Post-traumatic stress disorder (PTSD) is a mental health disorder that can cause tremendous difficulties in the lives of sufferers. It results from a traumatic situation, which can be an isolated instance or one that continues for a more extended period of time, even as long as years or decades. The sufferer can experience the traumatic event, or they could have witnessed someone else experiencing it.
Understanding PTSD symptoms goes a long way toward helping these individuals cope with them.
Amongst the most common PTSD symptoms is the experience of intrusive thoughts related to what happened. PTSD flashbacks can occur during the day, sometimes causing the sufferer to feel like they are experiencing the event again and at night, such as in the form of upsetting dreams.
One of the PTSD long-term effects is experiencing negative emotions that may not appear directly related but are. For example, even when you are not enduring PTSD flashbacks or triggers, you may experience the following types of feelings:
Another significant change can be starting to feel easily startled and like you are almost always on edge, constantly feeling like danger is around the corner.
In many cases, the person with PTSD wants to avoid thinking about what had happened and anything that reminds them of it. PTSD triggers can involve activities, places, and people that are related to it.
Sometimes, you may feel an overwhelming urge to leave a situation for unexplainable reasons. Feelings of discomfort in those situations may result from unknown or subconscious-driven PTSD triggers.
Keep in mind that coping with PTSD symptoms is a process that is ever-evolving and that you may experience some at one time and others at another. The intensity of these symptoms may vary from time to time as well. Also, consider that the PTSD recovery process, any mental health-related recovery process, is not linear.
One of the most challenging PTSD long-term effects is how unexpectedly PTSD episodes can occur. A common example is someone with shooting-related PTSD hearing a car backfire and having that immediately cause flashbacks and a tremendous amount of anxiety due to how similar that sound can be to gunfire. This type of situation can often occur when the person feels fine beforehand.
There are a few different PTSD types. One example is Complex PTSD, which is the result of long-lasting trauma. For example, someone kidnapped and kept for an extended period, such as months or years, may suffer from C-PTSD. Another example is delayed-onset PTSD, which occurs when symptoms first appear at least six months after the traumatic experience.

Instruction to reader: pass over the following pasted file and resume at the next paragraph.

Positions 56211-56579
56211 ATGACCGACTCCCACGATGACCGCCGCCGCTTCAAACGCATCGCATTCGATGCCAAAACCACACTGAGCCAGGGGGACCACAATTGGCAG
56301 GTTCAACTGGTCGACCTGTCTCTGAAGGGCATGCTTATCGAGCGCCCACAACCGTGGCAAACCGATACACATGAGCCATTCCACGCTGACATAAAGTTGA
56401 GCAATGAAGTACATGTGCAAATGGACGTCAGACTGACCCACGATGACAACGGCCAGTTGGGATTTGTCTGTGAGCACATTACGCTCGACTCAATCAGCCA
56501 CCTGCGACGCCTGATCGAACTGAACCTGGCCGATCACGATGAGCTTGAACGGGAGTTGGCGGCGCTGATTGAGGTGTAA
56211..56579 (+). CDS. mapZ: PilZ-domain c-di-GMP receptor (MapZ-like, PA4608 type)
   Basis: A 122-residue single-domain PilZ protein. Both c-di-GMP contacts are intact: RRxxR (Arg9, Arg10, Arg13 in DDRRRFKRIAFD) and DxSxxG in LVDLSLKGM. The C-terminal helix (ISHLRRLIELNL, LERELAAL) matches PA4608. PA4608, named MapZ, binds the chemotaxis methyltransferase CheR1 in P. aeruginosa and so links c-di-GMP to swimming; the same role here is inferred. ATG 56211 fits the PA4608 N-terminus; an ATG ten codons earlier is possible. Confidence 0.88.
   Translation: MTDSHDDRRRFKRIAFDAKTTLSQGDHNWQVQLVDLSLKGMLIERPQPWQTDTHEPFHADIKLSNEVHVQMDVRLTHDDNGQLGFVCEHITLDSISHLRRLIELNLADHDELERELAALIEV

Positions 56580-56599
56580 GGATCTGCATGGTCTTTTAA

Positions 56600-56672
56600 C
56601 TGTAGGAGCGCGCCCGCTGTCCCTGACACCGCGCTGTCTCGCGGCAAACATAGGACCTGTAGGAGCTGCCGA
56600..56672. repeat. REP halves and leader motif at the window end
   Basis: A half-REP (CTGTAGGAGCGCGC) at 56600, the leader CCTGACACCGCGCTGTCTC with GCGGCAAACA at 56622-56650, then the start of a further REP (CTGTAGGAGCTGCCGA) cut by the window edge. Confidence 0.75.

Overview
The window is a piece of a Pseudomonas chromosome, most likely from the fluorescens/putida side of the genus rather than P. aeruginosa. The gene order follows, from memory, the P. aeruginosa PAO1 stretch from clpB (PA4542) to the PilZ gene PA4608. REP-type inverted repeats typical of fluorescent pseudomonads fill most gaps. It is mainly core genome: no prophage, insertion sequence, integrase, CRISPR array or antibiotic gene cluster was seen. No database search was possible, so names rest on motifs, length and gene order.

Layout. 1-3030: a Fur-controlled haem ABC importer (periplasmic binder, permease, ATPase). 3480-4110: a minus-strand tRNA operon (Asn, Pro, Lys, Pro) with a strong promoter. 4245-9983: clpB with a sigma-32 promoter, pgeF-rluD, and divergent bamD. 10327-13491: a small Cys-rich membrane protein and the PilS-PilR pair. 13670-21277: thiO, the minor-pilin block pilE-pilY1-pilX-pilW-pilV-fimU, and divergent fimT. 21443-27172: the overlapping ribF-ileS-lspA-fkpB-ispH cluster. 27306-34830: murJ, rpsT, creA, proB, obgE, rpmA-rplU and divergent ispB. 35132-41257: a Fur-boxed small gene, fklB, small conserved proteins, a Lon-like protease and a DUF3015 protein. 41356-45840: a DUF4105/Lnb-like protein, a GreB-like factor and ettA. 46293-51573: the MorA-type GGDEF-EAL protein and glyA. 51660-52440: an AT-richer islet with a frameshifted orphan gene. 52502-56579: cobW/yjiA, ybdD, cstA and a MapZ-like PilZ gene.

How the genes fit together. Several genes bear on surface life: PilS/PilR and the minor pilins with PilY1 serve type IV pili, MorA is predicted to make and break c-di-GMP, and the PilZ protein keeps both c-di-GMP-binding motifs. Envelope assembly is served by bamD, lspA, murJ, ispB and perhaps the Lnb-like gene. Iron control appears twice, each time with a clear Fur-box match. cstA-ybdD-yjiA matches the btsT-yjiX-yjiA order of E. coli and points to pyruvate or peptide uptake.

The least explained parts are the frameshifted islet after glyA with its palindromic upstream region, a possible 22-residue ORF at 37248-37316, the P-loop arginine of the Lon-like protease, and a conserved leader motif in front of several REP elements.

One of the best steps that you can take to cope with PTSD symptoms is to create plans for what you will do when they occur. Get a better understanding of your triggers and how to handle experiencing them. Determine who you can reach out to when feeling overwhelmed. Consider calming, grounding activities you can do during these times, such as journaling, meditating, and exercising.
As you do this, keep in mind how unpredictably PTSD symptoms can appear and that they may occur during particularly inconvenient times, and what to do in those situations.
Regardless of everything else, go easy on yourself. Your body and mind are doing their best to respond to a traumatic situation, and it is important to be patient with yourself as you recover from this.
Also, keep in mind that there are mental health professionals who can help you get your life back on track. Taking advantage of their services can help lessen your PTSD symptoms and help you recover.
All aspects of your mental well-being are important to us at Mind Body Wellness, and we have professionals who specialize in several elements of mental health, such as PTSD, as well as addiction, and co-occurring conditions. We combine holistic approaches with clinical modalities to ensure you receive the best overall treatment.
To start your wellness journey with us, reach out at 615-637-1481 or through our information form on our website, and we will discuss how we can help.